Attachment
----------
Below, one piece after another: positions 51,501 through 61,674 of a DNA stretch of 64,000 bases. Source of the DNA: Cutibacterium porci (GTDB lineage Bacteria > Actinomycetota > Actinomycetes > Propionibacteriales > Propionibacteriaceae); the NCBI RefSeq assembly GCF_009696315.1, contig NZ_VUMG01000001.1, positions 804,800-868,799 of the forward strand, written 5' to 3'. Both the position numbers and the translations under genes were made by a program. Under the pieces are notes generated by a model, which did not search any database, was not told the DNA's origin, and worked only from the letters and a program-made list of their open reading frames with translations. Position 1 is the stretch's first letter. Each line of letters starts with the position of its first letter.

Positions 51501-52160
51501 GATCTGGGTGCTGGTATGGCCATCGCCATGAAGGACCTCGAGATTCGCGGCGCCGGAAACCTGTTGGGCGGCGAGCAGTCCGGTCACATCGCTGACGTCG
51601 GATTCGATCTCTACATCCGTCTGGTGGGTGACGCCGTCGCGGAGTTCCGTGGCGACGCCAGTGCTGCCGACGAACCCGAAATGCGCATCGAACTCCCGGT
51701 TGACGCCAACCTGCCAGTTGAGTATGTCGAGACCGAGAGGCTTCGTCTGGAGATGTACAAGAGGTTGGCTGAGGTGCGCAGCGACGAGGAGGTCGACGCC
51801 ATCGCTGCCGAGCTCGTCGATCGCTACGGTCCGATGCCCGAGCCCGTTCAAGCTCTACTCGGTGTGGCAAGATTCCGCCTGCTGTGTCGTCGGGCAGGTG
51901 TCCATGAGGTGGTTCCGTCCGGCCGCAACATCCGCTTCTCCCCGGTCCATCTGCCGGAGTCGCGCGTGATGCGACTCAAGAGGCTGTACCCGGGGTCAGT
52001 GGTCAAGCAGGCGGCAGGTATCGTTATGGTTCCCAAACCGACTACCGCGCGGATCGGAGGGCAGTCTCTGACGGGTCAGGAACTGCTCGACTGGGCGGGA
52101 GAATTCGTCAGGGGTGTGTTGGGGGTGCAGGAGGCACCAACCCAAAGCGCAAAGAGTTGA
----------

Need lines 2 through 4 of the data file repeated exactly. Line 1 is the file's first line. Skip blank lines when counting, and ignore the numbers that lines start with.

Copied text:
Positions 51501-52160
51501 GATCTGGGTGCTGGTATGGCCATCGCCATGAAGGACCTCGAGATTCGCGGCGCCGGAAACCTGTTGGGCGGCGAGCAGTCCGGTCACATCGCTGACGTCG
51601 GATTCGATCTCTACATCCGTCTGGTGGGTGACGCCGTCGCGGAGTTCCGTGGCGACGCCAGTGCTGCCGACGAACCCGAAATGCGCATCGAACTCCCGGT